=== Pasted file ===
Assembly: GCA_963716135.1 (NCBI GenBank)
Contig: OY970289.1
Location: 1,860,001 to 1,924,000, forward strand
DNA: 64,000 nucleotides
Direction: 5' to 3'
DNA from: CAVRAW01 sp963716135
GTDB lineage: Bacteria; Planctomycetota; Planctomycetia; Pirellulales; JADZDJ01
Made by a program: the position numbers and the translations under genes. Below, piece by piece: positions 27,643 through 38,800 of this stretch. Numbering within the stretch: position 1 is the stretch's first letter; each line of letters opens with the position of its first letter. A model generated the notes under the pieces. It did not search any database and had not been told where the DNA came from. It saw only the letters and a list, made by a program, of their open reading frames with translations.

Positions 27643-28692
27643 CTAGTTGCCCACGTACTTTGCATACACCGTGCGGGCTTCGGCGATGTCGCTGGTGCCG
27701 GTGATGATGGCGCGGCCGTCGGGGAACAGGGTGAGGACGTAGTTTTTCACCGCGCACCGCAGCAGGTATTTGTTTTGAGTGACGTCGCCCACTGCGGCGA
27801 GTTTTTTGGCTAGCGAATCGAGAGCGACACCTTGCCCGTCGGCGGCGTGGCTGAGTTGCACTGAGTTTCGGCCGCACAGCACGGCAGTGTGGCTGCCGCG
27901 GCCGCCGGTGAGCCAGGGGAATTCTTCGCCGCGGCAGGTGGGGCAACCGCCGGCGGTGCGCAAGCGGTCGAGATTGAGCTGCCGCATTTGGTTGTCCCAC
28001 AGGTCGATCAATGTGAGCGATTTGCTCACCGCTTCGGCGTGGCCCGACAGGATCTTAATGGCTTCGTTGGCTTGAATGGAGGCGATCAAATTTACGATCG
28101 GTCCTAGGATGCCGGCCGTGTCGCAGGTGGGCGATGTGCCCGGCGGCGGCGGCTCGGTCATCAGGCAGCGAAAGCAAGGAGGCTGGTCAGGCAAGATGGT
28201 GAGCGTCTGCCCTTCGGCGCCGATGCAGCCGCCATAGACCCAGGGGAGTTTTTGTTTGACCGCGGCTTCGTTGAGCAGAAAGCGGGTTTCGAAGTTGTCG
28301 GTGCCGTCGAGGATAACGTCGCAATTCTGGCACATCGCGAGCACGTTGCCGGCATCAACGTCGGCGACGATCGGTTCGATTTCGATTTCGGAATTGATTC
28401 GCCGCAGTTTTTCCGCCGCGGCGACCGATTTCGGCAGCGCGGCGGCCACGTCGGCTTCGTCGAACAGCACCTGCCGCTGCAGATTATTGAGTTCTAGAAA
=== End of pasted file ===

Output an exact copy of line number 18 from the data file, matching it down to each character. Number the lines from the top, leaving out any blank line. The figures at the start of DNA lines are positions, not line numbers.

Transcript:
28401 GCCGCAGTTTTTCCGCCGCGGCGACCGATTTCGGCAGCGCGGCGGCCACGTCGGCTTCGTCGAACAGCACCTGCCGCTGCAGATTATTGAGTTCTAGAAA